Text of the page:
Part 1 of a Series – The Flesh and the Spirit


ERIC0G 20150728 IMG_5732SMLThis article explores the relevance of Christianity to marriage, and is intended to evaluate different elements of our married lives, but is by no means exhaustive. Furthermore, there is rarely a day that goes by that I am not acutely aware of my own need for God’s grace in my marriage. I am not one of those rare blessed souls, if they exist, who can say that they have handled every spousal disagreement perfectly, or that they are always unselfish and never become frustrated. No, not I. Rather, I recognize that there is no room for hubris in this incredible and yet delicate entity called marriage. For me, as for many, the simple truth is that if my marriage is to remain healthy, I must remain humble and open to the reality of my imperfections. This singular recognition profoundly restrains me from taking the moral high ground with my spouse, with you, or with anyone else by pointing fingers. Therefore, let me be the first to say that it is only on the foundation of grace that this man stands.

This Flesh of Ours

Let’s begin by considering whether we have experienced any of these of late: selfishness, pride, anger, lust, unforgiveness, resentment, hatred, jealousy, envy … shall I go on? Any of us who would say no, can readily add deceit to the list. Whatever anyone may say, there is no deceit in the fact that we are incredibly sinful beings, and that we bring this sin nature into our marriages. This does not mean we are not saved (although we may feel that we have lost either our salvation or our minds here and there, depending upon how upset we are), but it does mean that we have a seemingly insurmountable amount of work to do in becoming more like Christ. Seems impossible, right? It is, if we were left to the task ourselves. But thankfully we are not, as God has empowered those who believe in Him to accomplish the necessary changes of heart by the power of His Holy Spirit (Romans 8:1-4).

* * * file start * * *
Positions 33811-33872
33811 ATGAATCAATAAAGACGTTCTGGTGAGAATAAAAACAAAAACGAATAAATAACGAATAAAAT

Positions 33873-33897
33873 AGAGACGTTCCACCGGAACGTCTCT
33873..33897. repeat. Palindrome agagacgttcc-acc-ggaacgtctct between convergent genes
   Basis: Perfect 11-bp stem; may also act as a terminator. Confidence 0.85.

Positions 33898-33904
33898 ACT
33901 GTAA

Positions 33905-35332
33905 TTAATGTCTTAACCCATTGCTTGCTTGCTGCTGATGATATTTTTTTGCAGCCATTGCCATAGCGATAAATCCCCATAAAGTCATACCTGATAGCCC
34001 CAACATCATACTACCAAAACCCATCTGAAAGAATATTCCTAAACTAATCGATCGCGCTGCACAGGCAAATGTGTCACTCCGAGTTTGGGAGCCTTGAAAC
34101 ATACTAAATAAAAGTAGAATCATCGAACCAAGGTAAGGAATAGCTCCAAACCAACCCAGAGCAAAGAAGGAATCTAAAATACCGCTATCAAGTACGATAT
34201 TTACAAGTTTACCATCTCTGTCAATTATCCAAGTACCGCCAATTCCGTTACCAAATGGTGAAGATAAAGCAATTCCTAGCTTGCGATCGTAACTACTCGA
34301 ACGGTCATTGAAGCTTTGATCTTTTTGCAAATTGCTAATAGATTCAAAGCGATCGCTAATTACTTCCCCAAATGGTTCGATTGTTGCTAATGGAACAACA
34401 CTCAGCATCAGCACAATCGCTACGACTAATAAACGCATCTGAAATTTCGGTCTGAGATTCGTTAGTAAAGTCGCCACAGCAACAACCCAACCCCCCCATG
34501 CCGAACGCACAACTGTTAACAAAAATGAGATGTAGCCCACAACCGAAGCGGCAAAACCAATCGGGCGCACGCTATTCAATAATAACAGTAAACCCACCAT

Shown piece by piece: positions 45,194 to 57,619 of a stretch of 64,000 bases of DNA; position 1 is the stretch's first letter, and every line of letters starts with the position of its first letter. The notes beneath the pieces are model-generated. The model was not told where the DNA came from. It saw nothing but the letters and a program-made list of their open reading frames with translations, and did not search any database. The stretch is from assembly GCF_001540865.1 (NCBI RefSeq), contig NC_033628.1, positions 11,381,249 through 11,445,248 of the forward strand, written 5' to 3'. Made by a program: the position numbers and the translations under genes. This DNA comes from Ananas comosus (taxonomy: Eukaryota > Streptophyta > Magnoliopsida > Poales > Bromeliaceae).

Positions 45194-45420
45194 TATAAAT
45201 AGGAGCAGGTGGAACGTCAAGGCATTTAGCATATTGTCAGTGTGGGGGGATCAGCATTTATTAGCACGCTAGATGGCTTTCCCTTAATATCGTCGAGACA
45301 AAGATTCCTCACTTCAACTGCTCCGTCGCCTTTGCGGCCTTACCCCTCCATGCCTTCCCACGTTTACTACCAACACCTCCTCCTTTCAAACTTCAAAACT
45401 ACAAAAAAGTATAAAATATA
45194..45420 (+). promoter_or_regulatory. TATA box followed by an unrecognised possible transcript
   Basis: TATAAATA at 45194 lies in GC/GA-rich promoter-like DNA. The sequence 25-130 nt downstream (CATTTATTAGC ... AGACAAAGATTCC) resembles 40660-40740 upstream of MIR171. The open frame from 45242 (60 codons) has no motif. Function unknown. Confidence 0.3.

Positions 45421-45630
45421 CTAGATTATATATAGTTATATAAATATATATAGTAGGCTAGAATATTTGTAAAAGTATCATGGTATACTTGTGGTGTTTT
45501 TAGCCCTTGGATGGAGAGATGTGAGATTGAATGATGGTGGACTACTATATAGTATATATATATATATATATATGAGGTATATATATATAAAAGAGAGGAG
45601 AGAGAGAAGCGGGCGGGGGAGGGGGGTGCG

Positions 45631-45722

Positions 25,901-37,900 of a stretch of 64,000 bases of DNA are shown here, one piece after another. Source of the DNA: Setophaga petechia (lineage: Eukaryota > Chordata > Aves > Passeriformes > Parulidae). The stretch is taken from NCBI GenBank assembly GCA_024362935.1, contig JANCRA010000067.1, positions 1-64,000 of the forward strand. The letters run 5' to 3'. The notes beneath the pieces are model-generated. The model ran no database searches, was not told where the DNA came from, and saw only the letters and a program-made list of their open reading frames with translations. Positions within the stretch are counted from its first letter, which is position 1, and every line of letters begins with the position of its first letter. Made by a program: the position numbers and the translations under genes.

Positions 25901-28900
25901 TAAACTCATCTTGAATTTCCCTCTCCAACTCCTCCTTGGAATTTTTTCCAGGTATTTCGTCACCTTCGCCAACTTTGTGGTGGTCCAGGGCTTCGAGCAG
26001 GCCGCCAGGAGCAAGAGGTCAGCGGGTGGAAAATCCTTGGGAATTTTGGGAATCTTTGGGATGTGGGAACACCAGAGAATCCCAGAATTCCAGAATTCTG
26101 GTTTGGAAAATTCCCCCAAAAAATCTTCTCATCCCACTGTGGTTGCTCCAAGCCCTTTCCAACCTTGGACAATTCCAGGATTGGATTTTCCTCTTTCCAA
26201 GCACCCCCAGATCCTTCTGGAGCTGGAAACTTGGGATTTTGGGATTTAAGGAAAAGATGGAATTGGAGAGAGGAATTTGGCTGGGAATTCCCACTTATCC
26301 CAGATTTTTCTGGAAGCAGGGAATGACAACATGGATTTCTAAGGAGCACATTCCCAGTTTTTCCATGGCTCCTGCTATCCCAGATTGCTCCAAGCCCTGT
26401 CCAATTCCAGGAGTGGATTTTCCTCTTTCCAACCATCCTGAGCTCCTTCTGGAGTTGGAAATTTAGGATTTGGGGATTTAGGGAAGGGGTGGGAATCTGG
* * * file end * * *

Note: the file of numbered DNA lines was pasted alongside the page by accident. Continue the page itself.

The Dichotomy of Flesh and Spirit